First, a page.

Staying awake in the city that never sleeps

From Jacob Lawrence's migration series, 1941
We used to say that New York was the city that never sleeps. More than that, it is a city that wants to keep you alert. However, the flashing signage, noise and bustling-hustling crowds in Times Square, the agitated foot and skateboard and motor traffic, the rattling subway and the hurried pace and startling changes may produce the opposite effect, stupefying you with conflicting demands on your attention and shutting down most of your brain, leaving the remaining working part so focused on whatever you're trying to do that you mindlessly become another vector in the general agitation, avoiding obstacles but otherwise oblivious to other people and your surroundings.

All that is true, but New York also offers sites and events that invite quiet reflection, that permit you to integrate some of all those stimuli into a coherent narrative. The New York Public Library, with all its branches, has always bee such a site, and I hope it will remain so — though we heard disturbing news of plans to sell off the branches (more valuable as real estate) and ship the books out to an out-of-city warehouse. Good people are fighting to save the libraries, and good people in New York have been able to accomplish many things, so maybe it'll all be all right.

Other great sites for reflection on where we are and what it all means include the great museums, the galleries and the theaters. We returned to Madrid yesterday after another week in New York, a city we know well — we lived there for over 30 years — and still recognize, though it is ever changing. And we took the opportunity to take in some shows at a couple of museums, several galleries and a theater: the Music Box, for the revival of Wendy Wasserstein's 1989 hit, "The Heidi Chronicles". Great production, terrific actors, in a very dated story that reminded us how far we have not yet come in women's struggle for recognition and equal opportunity.

In MoMA, we spent a lot of time at the exhibit Latin America in Construction: Architecture 1955-1980 — mainly because we've been working on a book that includes that period. Not, in our view, a totally successful presentation of such a complicated history — as Ronald Reagan famously noted, there are a lot of different countries "down there", and unless you already knew a lot about what you were looking at, you might not be sure whether a particular project or building was in São Paulo or Mexico, or 1952 or 1972, and some enormously important events (e.g., the coups in Chile and Argentina) were scarcely mentioned. But, if you did have some idea what you were looking at, you could find many fascinating, more obscure works that you hadn't seen before. Susana will be writing a more detailed review, so I'll leave my comments at that.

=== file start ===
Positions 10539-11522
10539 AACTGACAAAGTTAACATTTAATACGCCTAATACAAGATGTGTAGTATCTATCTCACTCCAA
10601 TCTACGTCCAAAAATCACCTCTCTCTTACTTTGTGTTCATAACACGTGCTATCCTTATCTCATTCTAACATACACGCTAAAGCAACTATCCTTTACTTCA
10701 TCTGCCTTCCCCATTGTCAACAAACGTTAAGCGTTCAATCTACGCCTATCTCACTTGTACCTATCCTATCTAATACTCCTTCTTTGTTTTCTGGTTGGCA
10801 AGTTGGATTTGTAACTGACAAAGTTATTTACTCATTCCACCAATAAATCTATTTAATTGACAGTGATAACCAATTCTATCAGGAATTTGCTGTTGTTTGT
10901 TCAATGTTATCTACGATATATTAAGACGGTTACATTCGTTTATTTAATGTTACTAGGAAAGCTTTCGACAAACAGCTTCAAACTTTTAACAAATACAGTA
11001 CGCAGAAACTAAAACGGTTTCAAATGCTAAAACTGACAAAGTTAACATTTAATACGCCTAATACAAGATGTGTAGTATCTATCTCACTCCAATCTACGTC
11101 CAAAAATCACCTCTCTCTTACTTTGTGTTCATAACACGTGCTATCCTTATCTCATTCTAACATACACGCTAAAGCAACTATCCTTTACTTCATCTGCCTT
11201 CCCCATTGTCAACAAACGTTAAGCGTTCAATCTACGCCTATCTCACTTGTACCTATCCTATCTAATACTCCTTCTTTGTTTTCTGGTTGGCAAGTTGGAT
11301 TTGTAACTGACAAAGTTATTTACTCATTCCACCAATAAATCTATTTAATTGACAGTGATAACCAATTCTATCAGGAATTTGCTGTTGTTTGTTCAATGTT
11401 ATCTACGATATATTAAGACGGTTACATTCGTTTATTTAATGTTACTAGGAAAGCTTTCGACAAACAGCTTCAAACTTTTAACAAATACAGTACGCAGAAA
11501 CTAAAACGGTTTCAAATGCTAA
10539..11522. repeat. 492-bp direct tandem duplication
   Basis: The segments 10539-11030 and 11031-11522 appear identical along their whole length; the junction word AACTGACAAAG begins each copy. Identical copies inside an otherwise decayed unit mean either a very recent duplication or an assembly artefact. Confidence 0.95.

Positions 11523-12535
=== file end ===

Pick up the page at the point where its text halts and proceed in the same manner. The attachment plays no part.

A totally successful exhibit (in my view) was the marvelous One-Way Ticket: Jacob Lawrence’s Migration Series and Other Visions of the Great Movement North. Seeing the entire series of Lawrence's 60 paintings, re-united for the first time in many years and set out on the four walls of a large gallery in the order he intended, was marvelous in many ways. First, the beauty of the pieces, in Lawrence's dramatic, flattened images in just four colors, emphasizing the stark reality of the great black migration from the southern to northern states of the U.S. in the years just before Lawrence was born (in 1917). And then, of course, that dramatic story, which the young Lawrence (he was only 23 when he painted the series) had thorough documented, by his readings in the  collection on black history amassed by Puerto Rican-born scholar and bibliophile, Arturo Alfonso Schomburg, (now the Schomburg Center for Research in Black Culture, part of the wonderful resources of the New York Public Library,) and from his many conversations with his parents and other older neighbors in Harlem. The exhibit is further enriched by works by other artists, including the poet Langston Hughes (a friend of Lawrence, who illustrated Hughes's collection of poems with the same title as his series picture series, "One-Way Ticket"), a video of Marian Anderson singing at the Lincoln Memorial, another of Betty Holiday performing "Strange Fruit," and many other black musicians and graphic artists.

This I saw as a hopeful, optimistic picture of triumph, of people who and maintained and efended their dignity against the tremendous odds of color discrimination. 

But then, for a much more pessimistic view of ethnic relations in the U.S., the sad show at the Metropolitan Museum, The Plains Indians: Artists of Earth and Sky. The peoples of the American plains seized on new materials (glass, metals), images (clothing styles and others), and the great possibilities offered by the horse — all these imported by Europeans, with extensive contact beginning around 1700 — to create beautiful new forms and to increase their hunting and manufacturing prowess. Their ancestors had already been producing many beautiful objects before the European contact, but with more limited materials; the new things and ideas inspired a great growth and exploration of new styles and images. That demonstrates once again how creative people can be when given the chance. But this flourishing culture was brief, and its end disastrous: more and more Europeans came, killed off the buffalo that the plains people had come to rely on, massacred enormous numbers of "Indians" and then herded the survivors into camps and prisons and reservations, prohibiting their languages and many of their customs.

Some of their descendants have not given up or given in, and it's good to know that there are still rebels among them, defending their dignity and expressing themselves in new ways. But overall, the story told by the Met's exhibit is very sad one.